Software & Tech I Use
The following is a running list of the software I use in my work and personal life, including languages, frameworks, open source packages, freeware, or premium software. Plus, brief descriptions of what I use them for and why.
Jump to Web Development & Programming for info on my tech stack or Personal & Business for other software I use.
Why I don’t self-host
I used to self-host a fair amount as a privacy measure. However, I moved away from doing this for several reasons:
- It’s extremely time-consuming to maintain.
- You get very little in return except a feeling of more privacy and control (and tech knowledge).
- We’re being monitored anyway, so why inconvenience yourself?
- The Apple ecosystem is too convenient to pass up on certain luxuries like iCloud Drive.
If a self-hosted tool is the best one for the job, I’ll use it. Otherwise, take my data I guess.
Web Development & Programming
The tech stack I use for my web projects and command line tools.
- Python - My backend language of choice.
- Django - Backend web framework with all the bells and whistles.
- Django REST Framework - For scaffolding APIs in Django.
- PostgreSQL - Relational databases.
- Postico - PostgreSQL RDBMS client for macOS.
- Celery - Asynchronous task queue.
- Redis - Caching and celery broker.
- Sentry - Application monitoring and error reporting.
- Python packaging and testing:
- pip / venv / setuptools - Python package and dependency management. I gave Poetry and Pipenv a shot but found them to be too slow and overcomplicated.
- pytest - Testing framework.
- pytest-cov (coverage.py) - Test coverage tool.
- flake8 - PEP8 linting.
- black - Code auto-formatting.
- isort - Imports sorting.
- pre-commit - Pre-commit hooks for the above.
- And many more…
- HTML / CSS - Self-explanatory.
- SCSS - I recently started learning SCSS to improve how my CSS is structured and organized.
- Bootstrap - CSS framework for quick MVPs.
- Vanilla JS - I try to stick with vanilla JS and avoid frameworks unless necessary.
- Vue.js - I’ve played around with Vue in the past but my JS skills weren’t good enough at the time. I may give it another spin once I feel more comfortable with vanilla JS.
- Hugo - My static site generator of choice. An excellent choice for static sites of all shapes and sizes.
- Markdown - Static markup language for blogging.
- npm - Package management.
- Webpack - Module bundling.
- PostCSS - Mostly for autoprefixing, etc.
DevOps & Deployment
- Docker - I’m relatively new to containerization, but I’ve been using Docker in all my new Django projects.
- GitHub Actions - Also new to this but it seems like a good introduction to CI/CD.
- nginx - Production web server.
- gunicorn - WSGI / application server for Python.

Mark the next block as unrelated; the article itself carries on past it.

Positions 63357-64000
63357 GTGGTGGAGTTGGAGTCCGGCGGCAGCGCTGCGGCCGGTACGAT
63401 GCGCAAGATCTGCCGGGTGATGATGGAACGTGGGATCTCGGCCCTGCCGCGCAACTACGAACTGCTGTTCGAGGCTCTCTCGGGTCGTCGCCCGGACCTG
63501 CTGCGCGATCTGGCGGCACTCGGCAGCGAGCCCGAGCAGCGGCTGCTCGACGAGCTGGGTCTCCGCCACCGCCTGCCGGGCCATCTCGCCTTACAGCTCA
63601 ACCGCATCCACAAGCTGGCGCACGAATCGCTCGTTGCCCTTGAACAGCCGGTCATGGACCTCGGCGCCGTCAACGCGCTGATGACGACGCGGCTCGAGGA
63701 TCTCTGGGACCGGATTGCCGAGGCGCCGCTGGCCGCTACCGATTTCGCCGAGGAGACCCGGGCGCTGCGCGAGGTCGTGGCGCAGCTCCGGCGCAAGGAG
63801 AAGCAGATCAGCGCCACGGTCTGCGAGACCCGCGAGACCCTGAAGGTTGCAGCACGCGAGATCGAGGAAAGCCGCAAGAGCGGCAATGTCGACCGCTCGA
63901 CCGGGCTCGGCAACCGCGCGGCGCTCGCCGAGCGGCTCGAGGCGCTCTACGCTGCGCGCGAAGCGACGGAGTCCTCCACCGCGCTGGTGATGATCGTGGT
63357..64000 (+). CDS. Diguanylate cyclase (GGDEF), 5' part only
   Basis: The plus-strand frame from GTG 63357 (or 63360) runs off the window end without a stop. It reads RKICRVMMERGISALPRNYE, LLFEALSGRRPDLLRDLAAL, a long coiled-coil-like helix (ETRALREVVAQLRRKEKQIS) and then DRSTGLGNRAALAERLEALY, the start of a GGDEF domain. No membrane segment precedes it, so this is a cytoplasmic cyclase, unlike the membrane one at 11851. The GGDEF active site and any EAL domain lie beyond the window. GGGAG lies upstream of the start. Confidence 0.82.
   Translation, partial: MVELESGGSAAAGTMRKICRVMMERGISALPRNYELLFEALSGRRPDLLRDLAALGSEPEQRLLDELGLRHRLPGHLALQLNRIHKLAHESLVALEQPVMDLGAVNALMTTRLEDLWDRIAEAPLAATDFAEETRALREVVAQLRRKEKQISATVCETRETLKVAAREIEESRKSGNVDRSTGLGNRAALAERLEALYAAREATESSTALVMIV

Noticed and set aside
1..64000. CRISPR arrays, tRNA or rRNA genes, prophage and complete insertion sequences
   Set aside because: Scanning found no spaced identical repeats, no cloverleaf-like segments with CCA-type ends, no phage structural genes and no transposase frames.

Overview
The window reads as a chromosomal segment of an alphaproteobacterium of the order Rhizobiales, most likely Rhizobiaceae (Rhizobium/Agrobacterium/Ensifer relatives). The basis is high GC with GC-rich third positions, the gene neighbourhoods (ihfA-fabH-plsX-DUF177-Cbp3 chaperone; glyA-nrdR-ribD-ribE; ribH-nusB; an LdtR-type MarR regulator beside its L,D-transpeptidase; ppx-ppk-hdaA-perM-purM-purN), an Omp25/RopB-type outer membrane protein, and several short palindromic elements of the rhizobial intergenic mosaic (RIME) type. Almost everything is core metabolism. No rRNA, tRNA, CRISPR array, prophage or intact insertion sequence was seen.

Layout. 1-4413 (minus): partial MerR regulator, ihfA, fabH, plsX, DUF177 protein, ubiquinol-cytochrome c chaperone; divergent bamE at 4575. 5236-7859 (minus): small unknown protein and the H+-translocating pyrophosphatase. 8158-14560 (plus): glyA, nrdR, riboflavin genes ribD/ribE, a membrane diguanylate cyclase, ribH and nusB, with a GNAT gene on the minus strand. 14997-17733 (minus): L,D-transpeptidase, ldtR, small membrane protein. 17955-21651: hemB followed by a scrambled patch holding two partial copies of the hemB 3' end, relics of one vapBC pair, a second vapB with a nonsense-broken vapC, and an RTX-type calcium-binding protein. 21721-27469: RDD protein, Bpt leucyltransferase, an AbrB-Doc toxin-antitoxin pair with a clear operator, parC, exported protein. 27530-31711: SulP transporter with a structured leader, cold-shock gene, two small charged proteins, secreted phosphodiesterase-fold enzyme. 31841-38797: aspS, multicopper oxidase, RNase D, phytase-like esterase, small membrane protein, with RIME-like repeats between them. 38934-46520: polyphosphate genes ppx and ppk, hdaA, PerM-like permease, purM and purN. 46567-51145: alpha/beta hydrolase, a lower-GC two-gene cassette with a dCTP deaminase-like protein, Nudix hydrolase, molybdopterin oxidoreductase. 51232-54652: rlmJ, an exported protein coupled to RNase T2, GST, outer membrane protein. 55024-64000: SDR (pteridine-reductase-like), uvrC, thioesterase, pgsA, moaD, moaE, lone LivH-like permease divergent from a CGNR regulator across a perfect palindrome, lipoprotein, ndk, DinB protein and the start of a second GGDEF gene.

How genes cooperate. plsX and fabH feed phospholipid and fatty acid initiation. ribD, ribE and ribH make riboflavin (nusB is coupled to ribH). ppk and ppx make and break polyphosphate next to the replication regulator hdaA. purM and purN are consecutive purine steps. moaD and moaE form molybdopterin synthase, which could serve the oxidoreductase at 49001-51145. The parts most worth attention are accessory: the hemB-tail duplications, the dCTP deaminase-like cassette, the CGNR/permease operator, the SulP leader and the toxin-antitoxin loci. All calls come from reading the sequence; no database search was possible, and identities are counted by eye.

- Ubuntu - User-friendly Linux OS for web app deployments.
- Digital Ocean - VPS hosting for web apps.
- Heroku - PaaS hosting for quick web app MVPs or staging sites.
- Netlify - Static site hosting. Completely free for small sites with low traffic.
- git / Github - Version control.
- VSCode - Code Editor / IDE. Switched from Sublime Text and never looked back.
- Cloudflare - DNS provider and CDN.
- Amazon SES - Transactional email. I used Mailgun until they scrapped their generous free tier.
- Amazon S3 - Static and media file storage. Better than serving the files locally with nginx.
Personal & Business
The software I use to run my personal life and business.
- macOS Monterey - Used to be a Windows guy until I started programming. Never looked back.
- Apple Mail - Email client. Way more user-friendly than Gmail once you get used to it.
- Google Chrome - The plugin ecosystem is just better than Firefox. Plus, DevTools and Lighthouse.
- Chrome Plugins:
- Bitwarden - Password manager that blows Lastpass out of the water.
- uBlock Origin - The only adblocker I’ll ever need.
- HTTPS Everywhere - Extra security against non-SSL requests and redirects.
- Wappalyzer - I enjoy peeking at what tech stack websites are using.
- WAVE Evaluation Tool - Web accessibility evaluation tool.
- Reddit Enhancement Suite - Quickly switching between Reddit accounts is essential.
- Feedly - For saving articles to read later.
Previously, I used Notion for everything related to productivity. Over time, I found that using multiple tools, each with a specific purpose offers a bit more flexibility and usability improvements.
- Trello - Project management and one-off to-dos.
- Obsidian - Note-taking, lists, and knowledge management.
- Airtable - Keeping track of data in a structured manner. This is where I organize my goals, projects, the domains I’ve bought, the software I use, etc.
- Google Tasks - Recurring tasks and reminders. Switched from Todoist due to GC integration.
- Google Calendar - I tried going native with Apple Calendar but the UI just isn’t as nice and it doesn’t integrate with Google Tasks.
- Ahrefs - Keyword research & SEO analytics.
- Google Search Console (GSC) - SEO analytics.
- Google Analytics (GA) - Website analytics.
- Google Tag Manager (GTM) - Tag management.
- Google Workspace - Custom business email for websites.
- Mailerlite - My favorite simple email service provider (ESP). 10x easier to use than Mailchimp.
- Netlify Forms - Static site form submissions.
- Disqus - Blog comments. Looking for an alternative because it’s slow and intrusive.
- Freshbooks - Bookkeeping.
- Stripe - Billing.
- Calendly - Scheduling.
- Figma - UI/UX design. I prefer this over Adobe XD due to it being web-native.
- Adobe Photoshop - Graphic design.
- Adobe Premier - Video editing.
- Canva - Graphic design templates.
- Logic Pro X - Music production and recording.
- Spotify - Music and podcast streaming.
- Zapier - No-code automation.
- Miro - Whiteboarding and mind-mapping.
- Namecheap - Domain registration.
- Microsoft Excel - Spreadsheets.